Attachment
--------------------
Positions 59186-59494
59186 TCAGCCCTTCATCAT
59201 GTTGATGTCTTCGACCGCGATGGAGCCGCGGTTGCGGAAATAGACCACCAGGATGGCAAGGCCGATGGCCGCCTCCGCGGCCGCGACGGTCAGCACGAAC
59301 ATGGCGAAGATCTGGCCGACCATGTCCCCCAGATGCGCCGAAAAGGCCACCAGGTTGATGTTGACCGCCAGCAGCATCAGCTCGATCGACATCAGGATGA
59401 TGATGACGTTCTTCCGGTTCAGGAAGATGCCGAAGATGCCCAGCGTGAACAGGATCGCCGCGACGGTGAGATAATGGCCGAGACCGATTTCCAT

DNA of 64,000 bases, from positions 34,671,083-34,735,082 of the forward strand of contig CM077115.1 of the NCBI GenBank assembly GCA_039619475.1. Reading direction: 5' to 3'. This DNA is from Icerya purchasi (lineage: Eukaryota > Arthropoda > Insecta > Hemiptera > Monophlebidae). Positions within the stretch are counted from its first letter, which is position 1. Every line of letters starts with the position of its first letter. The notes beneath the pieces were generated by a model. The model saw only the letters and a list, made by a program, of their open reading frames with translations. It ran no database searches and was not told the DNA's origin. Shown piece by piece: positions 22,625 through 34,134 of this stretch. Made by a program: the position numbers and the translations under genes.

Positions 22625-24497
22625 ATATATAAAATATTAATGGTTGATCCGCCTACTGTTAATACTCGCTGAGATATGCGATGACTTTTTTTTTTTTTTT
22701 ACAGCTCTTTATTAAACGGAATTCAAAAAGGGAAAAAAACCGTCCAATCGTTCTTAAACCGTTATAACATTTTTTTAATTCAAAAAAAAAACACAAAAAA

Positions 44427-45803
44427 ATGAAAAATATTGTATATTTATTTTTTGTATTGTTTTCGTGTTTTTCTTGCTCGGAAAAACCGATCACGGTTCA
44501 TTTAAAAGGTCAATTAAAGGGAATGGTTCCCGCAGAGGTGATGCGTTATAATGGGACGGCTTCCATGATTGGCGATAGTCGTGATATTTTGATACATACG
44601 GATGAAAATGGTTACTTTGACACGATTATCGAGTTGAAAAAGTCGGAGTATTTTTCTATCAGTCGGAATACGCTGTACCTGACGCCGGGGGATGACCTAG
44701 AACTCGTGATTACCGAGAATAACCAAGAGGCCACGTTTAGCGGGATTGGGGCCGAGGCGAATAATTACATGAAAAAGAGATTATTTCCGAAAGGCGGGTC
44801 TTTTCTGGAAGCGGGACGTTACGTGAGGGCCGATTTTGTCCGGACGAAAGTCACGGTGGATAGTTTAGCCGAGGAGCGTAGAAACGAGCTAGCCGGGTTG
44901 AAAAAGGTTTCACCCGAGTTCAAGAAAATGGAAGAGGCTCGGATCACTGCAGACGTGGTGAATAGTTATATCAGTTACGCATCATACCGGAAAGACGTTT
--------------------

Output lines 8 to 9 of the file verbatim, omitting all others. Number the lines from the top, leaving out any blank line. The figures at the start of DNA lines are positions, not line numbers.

22625 ATATATAAAATATTAATGGTTGATCCGCCTACTGTTAATACTCGCTGAGATATGCGATGACTTTTTTTTTTTTTTT
22701 ACAGCTCTTTATTAAACGGAATTCAAAAAGGGAAAAAAACCGTCCAATCGTTCTTAAACCGTTATAACATTTTTTTAATTCAAAAAAAAAACACAAAAAA